By mark


2018-09-14 14:45:01 8 Comments

I've found a weird issue.

given a filter and an array of objects, I would like to select only those objects that match the filter.

Weirdly, this doesn't work

this.state.articles.filter((article) => {
  article.category === filter 
})

while this does

this.state.articles.filter((article) => article.category === filter )

I originally thought they would evaluate the same, but it doesn't seem to be the case. Any ideas why?

4 comments

@Bhojendra Rauniyar 2018-09-14 15:23:20

How is () => {…} different from () =>

+----+--------------------------------+---------------------------------------+
| #  | Using curly brace              | Without curly brace                   |
+-------------------------------------+---------------------------------------+
| 1. | Needs explicit return          | Returns the statement implicitly      |
| 2. | `undefined` if no return used  | Returns the value of expression       |
| 3. | return {} // ok                | {} // buggy, ({}) // ok               |
| 4. | Useful for multi-line code     | Useful for single line code           |
| 5. | Okay even for single line      | Buggy for multi line                  |
+----+--------------------------------+---------------------------------------+

Here's the examples for above differences:

Example: 1

// Needs explicit return
() => {
  return value
}
// Returns the value
() => value

Example: 2

// Returns undefined
() => {
  1 == true
}
// Returns true
() => 1 == true // returns true

Example: 3

// ok, returns {key: value}
() => {
  return {key: value}
}
// Wrap with () to return an object
() => {key: value} // buggy
() => ({key: value}) // ok

Example: 4

// Useful for multi-line code
() => {
  const a = 1
  const b = 2
  return a * b
}
// Useful for single line code
() => 1 * 2 

Example: 5

// Okay even for single line code
() => { return 1 }
// Buggy for multi-line code
() => const a = 123; const b = 456; a + b; // buggy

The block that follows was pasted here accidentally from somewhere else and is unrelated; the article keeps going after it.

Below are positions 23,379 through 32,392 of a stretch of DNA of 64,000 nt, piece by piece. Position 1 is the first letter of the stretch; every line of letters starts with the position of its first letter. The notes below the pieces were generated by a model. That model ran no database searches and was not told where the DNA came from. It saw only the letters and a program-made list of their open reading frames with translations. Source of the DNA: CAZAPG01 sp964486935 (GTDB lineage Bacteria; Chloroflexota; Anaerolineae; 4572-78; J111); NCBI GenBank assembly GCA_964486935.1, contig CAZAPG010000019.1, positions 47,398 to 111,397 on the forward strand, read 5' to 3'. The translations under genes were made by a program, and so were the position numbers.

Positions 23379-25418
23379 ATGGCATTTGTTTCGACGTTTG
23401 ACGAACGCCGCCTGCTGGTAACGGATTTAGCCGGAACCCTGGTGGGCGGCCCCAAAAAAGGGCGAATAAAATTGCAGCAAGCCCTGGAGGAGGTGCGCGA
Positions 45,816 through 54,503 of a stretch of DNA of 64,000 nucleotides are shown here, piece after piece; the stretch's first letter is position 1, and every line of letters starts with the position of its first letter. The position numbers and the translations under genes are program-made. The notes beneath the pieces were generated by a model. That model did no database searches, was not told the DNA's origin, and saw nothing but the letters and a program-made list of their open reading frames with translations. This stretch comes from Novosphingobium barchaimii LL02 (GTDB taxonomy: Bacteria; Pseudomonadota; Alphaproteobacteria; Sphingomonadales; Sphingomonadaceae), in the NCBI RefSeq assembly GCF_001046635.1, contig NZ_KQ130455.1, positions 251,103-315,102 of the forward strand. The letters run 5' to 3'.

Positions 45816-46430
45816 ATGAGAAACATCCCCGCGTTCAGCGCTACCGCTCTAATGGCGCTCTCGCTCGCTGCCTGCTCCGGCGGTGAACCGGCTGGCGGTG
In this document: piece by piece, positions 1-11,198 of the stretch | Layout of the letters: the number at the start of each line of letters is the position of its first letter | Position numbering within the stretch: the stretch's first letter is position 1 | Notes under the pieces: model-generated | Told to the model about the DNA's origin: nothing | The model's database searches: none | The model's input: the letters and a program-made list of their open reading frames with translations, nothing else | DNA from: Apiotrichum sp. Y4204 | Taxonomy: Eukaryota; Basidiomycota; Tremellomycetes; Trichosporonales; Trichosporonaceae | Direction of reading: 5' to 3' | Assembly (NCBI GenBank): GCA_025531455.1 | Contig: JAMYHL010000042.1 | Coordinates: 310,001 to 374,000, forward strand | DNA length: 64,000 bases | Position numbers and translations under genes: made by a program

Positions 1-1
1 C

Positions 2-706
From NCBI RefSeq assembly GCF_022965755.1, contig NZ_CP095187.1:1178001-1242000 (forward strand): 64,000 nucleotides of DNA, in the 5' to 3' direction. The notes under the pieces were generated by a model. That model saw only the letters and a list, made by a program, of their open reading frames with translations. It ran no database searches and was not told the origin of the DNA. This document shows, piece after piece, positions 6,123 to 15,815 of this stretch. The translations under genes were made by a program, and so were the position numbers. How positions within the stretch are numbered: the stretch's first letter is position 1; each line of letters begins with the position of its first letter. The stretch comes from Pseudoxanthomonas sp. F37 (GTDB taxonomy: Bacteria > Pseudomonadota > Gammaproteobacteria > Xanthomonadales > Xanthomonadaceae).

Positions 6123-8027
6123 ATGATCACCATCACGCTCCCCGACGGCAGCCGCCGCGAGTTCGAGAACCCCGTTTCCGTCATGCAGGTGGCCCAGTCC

() => 
     const a = 123
     const b = 456
     a + b // still buggy

When using filter function, return statement is required to pass the test:

A new array with the elements that pass the test. If no elements pass the test, an empty array will be returned.

So, with the form () =>, you're implicitly returning the value, it will pass the test and works fine. But when you use () => {...}, you're not explicitly returning the statement, and won't work as you expect. It just returns an empty object.

So, to make your code work as expected, you should use the return statement:

this.state.articles.filter((article) => {
  return article.category === filter 
})

PS: I'm using the implicit and explicit word, what's exactly that in terms of JavaScript?

Implicit means JavaScript engine does it for us. Explicit means We need to do what we want. We can think similar in any terms.

@DeltaMarine101 2018-09-14 15:08:06

The difference is that when you use () => x, it really means () => { return x }, so just how the statement article.category === filter on its own dosen't do anything, { article.category === filter } dosen't explicitly return anything.

@Willem van der Veen 2018-09-14 15:00:40

Javascript ES6 arrow functions work in a particular manner which can best be described via an example:

let multiply1 = (number) => number * 2;
// When we are returning one value we can put this expression on the same line

// this is the same as:
let multiply2 = (number) => { return number * 2};

//when we have 1 argument we can omit the parentheses
let multiply3 = number => number * 2;


// When we want to write multiple line we have to put brackets like this:
let multiply4 = (number) => { 
console.log('inside arrow function');
return number * 2;
};

console.log(multiply1(2));
console.log(multiply2(2));
console.log(multiply3(2));
console.log(multiply4(2));

When the arrow function is returning an expression it is very convenient to not have to explicitly write the return statement and the square brackets {}. This allows for more concise code.

@Zenoo 2018-09-14 14:45:57

When you open a block {} in an arrow function, the return isn't implied anymore.

You have to write it down :

this.state.articles.filter((article) => {
  return article.category === filter 
})

@Max Baldwin 2018-09-14 14:48:08

"implicit return" is the term if anyone wants to Google it.

@Ismael Miguel 2018-09-14 14:48:26

This is equivalent to function(article){ [...] }, in ES5 and older, while (article) => article.category === filter is equivalent to function(article){ return [...] }.

@dfsq 2018-09-14 15:29:10

@IsmaelMiguel No, they are not equivalent.

@Ismael Miguel 2018-09-14 16:42:28

Then what would be the equivalent for those?

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